NORTH Yorkshire has been confirmed to be the safest place in England and Wales, new data has revealed.

Data from the Office for National Statistics (ONS) shows that the county has a crime rate of just 49.9 per 1,000 people – the lowest rate in the country, and far below the national rate of 80.8.

North Yorkshire is the only police force area in the country that had a crime rate below 50 per 1,000 population last year.

Overall, total recorded crime in North Yorkshire and York fell by 13 per cent in 2020 compared to 2019. Across England and Wales, the decrease was 10 per cent.

Broken down into the main crime categories, the ONS figures for North Yorkshire show decreases in recorded crime compared to 2019, including:

  • Sexual offences decreased by 18 per cent
  • Robbery decreased by 12 per cent
  • Theft offences decreased by 31 per cent, including a 35 per cent fall in burglary and a 16 per cent fall in bicycle theft
  • Criminal damage and arson decreased by 9 per cent.

Violence against the person decreased by 2 per cent in North Yorkshire. This includes a 9 per cent fall in violence with injury, a 7 per cent fall in violence without injury, and a 17 per cent increase in stalking and harassment.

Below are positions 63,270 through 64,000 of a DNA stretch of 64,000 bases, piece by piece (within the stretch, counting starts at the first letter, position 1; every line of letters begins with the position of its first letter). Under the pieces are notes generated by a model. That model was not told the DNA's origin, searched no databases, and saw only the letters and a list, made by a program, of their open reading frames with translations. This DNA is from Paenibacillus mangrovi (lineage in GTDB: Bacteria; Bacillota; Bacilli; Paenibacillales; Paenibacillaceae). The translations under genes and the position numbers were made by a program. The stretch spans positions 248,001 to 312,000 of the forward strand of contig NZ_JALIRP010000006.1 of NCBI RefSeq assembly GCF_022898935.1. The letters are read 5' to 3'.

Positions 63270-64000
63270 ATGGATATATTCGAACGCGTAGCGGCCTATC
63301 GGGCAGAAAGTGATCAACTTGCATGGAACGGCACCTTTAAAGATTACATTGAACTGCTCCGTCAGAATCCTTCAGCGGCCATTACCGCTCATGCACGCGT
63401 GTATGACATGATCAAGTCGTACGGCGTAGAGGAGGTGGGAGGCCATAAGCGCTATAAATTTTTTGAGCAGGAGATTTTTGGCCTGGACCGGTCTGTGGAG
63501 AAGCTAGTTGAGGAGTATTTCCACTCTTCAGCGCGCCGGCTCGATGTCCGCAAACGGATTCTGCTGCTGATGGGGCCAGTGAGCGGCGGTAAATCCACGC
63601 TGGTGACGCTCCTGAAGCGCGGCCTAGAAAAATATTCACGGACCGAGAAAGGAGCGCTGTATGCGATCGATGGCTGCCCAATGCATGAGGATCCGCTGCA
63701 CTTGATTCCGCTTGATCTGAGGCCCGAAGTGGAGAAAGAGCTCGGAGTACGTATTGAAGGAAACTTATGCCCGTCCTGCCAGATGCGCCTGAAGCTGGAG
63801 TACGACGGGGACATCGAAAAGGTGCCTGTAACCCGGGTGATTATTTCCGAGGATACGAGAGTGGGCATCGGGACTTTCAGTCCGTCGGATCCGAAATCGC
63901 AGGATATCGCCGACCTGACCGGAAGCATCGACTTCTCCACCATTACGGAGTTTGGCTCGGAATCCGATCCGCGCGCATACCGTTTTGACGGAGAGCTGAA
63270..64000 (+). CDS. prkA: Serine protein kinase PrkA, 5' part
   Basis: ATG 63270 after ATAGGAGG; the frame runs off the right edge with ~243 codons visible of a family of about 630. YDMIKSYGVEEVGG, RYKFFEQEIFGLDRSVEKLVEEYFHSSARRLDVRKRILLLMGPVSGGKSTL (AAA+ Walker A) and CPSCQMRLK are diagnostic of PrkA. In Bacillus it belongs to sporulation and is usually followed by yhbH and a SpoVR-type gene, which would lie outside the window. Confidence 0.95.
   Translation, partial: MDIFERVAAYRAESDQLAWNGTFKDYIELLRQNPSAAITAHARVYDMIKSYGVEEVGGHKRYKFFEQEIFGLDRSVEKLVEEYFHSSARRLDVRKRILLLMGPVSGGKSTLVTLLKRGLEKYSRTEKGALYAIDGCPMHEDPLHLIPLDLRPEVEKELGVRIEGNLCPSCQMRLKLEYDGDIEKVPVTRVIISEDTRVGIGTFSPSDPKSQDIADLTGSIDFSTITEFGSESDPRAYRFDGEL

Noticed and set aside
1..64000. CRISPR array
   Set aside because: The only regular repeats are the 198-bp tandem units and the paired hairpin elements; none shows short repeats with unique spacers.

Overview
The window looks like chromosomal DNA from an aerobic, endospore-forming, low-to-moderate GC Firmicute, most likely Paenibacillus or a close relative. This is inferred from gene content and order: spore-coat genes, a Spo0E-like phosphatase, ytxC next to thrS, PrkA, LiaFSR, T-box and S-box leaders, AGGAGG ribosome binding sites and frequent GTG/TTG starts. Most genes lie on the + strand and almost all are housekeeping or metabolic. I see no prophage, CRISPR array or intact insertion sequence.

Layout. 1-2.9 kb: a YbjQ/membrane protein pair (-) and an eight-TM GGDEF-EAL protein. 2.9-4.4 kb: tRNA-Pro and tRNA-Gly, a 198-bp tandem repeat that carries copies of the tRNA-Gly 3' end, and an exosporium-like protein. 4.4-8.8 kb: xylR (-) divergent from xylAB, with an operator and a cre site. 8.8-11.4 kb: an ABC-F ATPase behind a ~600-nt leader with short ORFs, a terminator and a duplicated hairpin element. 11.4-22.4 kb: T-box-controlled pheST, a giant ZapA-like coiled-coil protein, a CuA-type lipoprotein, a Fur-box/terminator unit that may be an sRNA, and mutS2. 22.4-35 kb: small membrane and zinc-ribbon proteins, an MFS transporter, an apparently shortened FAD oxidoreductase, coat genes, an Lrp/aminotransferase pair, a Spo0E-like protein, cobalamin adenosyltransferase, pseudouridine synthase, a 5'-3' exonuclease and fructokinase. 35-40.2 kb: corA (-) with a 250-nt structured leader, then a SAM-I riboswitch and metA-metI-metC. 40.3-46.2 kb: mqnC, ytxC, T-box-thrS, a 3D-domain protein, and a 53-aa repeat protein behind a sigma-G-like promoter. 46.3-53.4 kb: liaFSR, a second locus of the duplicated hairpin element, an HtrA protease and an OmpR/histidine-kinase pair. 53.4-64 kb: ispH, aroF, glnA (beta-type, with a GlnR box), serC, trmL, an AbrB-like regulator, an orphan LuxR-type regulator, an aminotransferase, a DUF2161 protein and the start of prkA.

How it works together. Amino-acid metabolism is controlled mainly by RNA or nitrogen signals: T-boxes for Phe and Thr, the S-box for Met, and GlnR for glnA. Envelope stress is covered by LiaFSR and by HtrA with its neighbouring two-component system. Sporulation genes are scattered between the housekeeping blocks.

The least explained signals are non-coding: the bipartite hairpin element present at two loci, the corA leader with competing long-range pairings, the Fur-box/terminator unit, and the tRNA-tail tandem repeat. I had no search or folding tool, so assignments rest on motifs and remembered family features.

However, some other crime types in North Yorkshire increased in 2020, including:

  • Drug offences increased by 11 per cent
  • Possession of weapons offences increased by 28 per cent
  • Public order offences increased by 12 per cent

Chief Constable Lisa Winward, of North Yorkshire Police, said: “2020 was an extremely challenging year, but exceptional situations call for an exceptional response – and officers, staff and volunteers across the force have shown a level of commitment, professionalism and diligence that is nothing short of incredible.

“Clearly, national lockdown restrictions had a significant effect on levels of crime throughout last year, but it’s encouraging to know that our area remains the safest place in the country.

"We couldn’t have achieved this without the confidence of the people we serve, and I’m so grateful that our communities have been overwhelmingly supportive of our work during these difficult times.

“It’s very likely that levels of crime will fluctuate as national restrictions ease, but we will never be complacent, and will continue to work hard to meet the challenges we face, ensuring victims remain at the centre of everything we do.”